City church closes and merges with St. John the Baptist
By Connie Berry
As Lent begins with the promise of the Resurrection, Holy Trinity Church closed with hopes of its people rising again at a new location, St. John the Baptist on Court Street in Syracuse. The final Mass was celebrated Sunday, Feb. 14 and a welcoming Mass was planned for Feb. 21 at Holy Trinity/St. John the Baptist at the St. John the Baptist site. Bishop Robert Cunningham celebrated the final Mass with the church’s administrator Father Jon Werner, Father John Flannagan, Father Joseph Scardella and Father Charles Vavonese concelebrating. Many people of the parish took part in the Mass with one reading proclaimed in German.
Holy Trinity served the German immigrants on the city’s north side. The original church was built in 1891 with the current structure being built just 20 years later. The gothic church is beautiful inside, reminiscent of the older, ornate churches more common during that time period. It sits on Park Street just a stone’s throw from a friendly neighborhood pub and a few shops and markets. The beautiful architecture eclipses the heavy financial burden to maintain its character. Altar stones that used to adorn the altar at Holy Trinity were removed and carried out in a procession at the conclusion of the Mass. They will find a new home at Holy Trinity/St. John the Baptist Church.
Father Werner said the two parishes shared faith formation classes, bulletins, festivals and other events in the months leading up to the closure of Holy Trinity. A group of parishioners have protested the closure for some time, he conceded, but the majority of the parishioners will move forward he hopes, eventually attending the newly formed parish.
“Time is the determining factor really,” Father Werner said. “Most people will give the new church a try. There is an 11 a.m. Mass and many of Holy Trinity’s parishioners were already going to St. John the Baptist because of the Mass time.”
The last Mass was a time of remembrance for the parishioners. The church was packed with people standing in the outside aisles. The choir was splendid and led a touching rendition of “Auld Lang Syne” after the Mass as the parishioners left the building very slowly, many of them pausing to take photos inside the church and chat with old friends.
Chuck Schneider welcomed those who came to the Mass acknowledging the many people who built the parish years ago. His great-grandmother was one of those who approached Bishop Patrick Ludden to ask if a Catholic school could be built in the north side neighborhood. He told her, “If you need a school, you need a church.” Schneider told the parishioners past and present that “change is hard” and that they were gathering in appreciation of “this great church.”
Even though the church was founded by the German immigrants, it was home to people from all nationalities and all walks of life, Bishop Cunningham said in his homily.
“Holy Trinity has been a place where all could find a home and all could approach the Lord. It has been the House of God and the Gate of Heaven for generations who have gone before us. Its beautiful traditions and most especially the ‘living stones’ that comprise this building, you and all the parishioners who have gone before you, are a source of justifiable pride,” Bishop Cunningham said.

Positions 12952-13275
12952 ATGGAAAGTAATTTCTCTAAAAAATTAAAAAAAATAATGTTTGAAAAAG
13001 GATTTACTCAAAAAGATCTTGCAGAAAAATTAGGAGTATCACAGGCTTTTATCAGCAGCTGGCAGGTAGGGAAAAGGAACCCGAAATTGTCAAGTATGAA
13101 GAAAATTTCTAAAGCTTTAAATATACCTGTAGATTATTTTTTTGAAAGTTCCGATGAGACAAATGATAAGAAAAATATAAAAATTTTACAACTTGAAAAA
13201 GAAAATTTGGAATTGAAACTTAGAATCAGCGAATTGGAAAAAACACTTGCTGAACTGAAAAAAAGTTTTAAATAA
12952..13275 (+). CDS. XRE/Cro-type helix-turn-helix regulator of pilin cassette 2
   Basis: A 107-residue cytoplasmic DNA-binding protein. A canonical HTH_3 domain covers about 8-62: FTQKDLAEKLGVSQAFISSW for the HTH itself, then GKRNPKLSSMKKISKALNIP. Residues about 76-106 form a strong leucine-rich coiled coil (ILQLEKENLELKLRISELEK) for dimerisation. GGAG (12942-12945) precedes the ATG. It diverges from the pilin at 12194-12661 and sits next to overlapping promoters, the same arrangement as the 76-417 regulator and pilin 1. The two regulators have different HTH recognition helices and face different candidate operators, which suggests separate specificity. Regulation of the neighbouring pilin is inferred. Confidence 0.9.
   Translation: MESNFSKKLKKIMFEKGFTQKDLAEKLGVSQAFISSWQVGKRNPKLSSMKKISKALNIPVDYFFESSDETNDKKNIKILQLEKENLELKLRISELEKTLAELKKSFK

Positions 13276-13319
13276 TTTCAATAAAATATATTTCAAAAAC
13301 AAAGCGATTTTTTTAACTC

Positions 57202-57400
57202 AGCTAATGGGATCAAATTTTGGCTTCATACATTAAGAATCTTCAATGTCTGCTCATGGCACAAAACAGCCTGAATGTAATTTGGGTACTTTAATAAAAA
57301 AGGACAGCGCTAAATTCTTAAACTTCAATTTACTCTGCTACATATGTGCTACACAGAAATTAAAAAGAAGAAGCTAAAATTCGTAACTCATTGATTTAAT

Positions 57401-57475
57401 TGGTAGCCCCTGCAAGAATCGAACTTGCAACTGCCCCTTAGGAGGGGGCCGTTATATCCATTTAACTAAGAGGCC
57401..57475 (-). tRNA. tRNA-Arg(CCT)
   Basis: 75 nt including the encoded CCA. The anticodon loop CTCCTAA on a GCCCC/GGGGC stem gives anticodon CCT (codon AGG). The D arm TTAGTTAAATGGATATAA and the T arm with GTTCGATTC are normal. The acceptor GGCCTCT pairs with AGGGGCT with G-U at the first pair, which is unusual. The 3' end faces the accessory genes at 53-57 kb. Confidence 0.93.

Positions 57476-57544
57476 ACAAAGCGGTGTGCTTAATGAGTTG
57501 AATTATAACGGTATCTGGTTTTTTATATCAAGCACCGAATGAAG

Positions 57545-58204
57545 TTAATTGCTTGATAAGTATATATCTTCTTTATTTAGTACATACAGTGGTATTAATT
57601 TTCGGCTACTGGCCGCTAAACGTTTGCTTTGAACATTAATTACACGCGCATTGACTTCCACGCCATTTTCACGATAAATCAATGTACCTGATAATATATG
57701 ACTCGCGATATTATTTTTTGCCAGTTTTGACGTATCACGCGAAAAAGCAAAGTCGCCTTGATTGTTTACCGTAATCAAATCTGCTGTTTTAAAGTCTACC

The bishop’s homily recognized the painful reality of the “death” of a parish but his words also spoke of the future and the new life it brings.
“A closing causes pain and suffering,” he said. “But people are good and they reinvest. The Paschal Mystery involves dying and rising. Even in darkness and closures, people find new life and ministries.”
Finding a new way to minister has been a challenge to all the parishes on Syracuse’s north side. The dynamics of the neighborhoods have changed and the demographics along with that. The Franciscan Collaborative Ministries (FCM) are heavily invested in the area serving the poor with its many ministries. Father Werner repeated something that Franciscan friar Father Canice Connors used to say, “We are practicing theology of the ministry of diminishment.”
“We keep cutting back on ministries to keep our buildings open and that means giving into the old way of doing things,” Father Werner said. “Like back in the old Parochial League days, people had a strong identity with their parishes but you can’t sustain that. At the same time, it’s hard to break from that perception. Now we’re asking people to do things differently and we have to find a new way to do things.”
Father Werner said FCM and the Brady Faith Center on the city’s south side provide models of new ways to minister. The outreach they both provide helps the neighborhood and fulfills the mission of the church.
A deacon in formation, Ed Thater thanked the parish at the end of the Mass and said he looks forward to being ordained to the permanent diaconate in May and then joining the people around the altar of the new parish.
The closure was mourned by many in the parish and there were many past parishioners at the final Mass. Many were there to support their parents who were still members and many made the drive to Syracuse from surrounding suburbs. Anna Campanino came to support her parents who came to Syracuse from Sicily in the 1960s. Anna received all her sacraments at Holy Trinity and her mother’s eyes were filled with tears as she asked in a heavy accent, “What will happen to the church?”
At this juncture, the future of the building is yet to be determined. The stained glass windows, marble ornamentation and gold leaf details will remain part of the building while the “living stones” the bishop mentioned in his homily will likely move on to a new place of worship. As Chuck Schneider said in his welcome, “change is hard,” but it is the people who make the parish, not the building.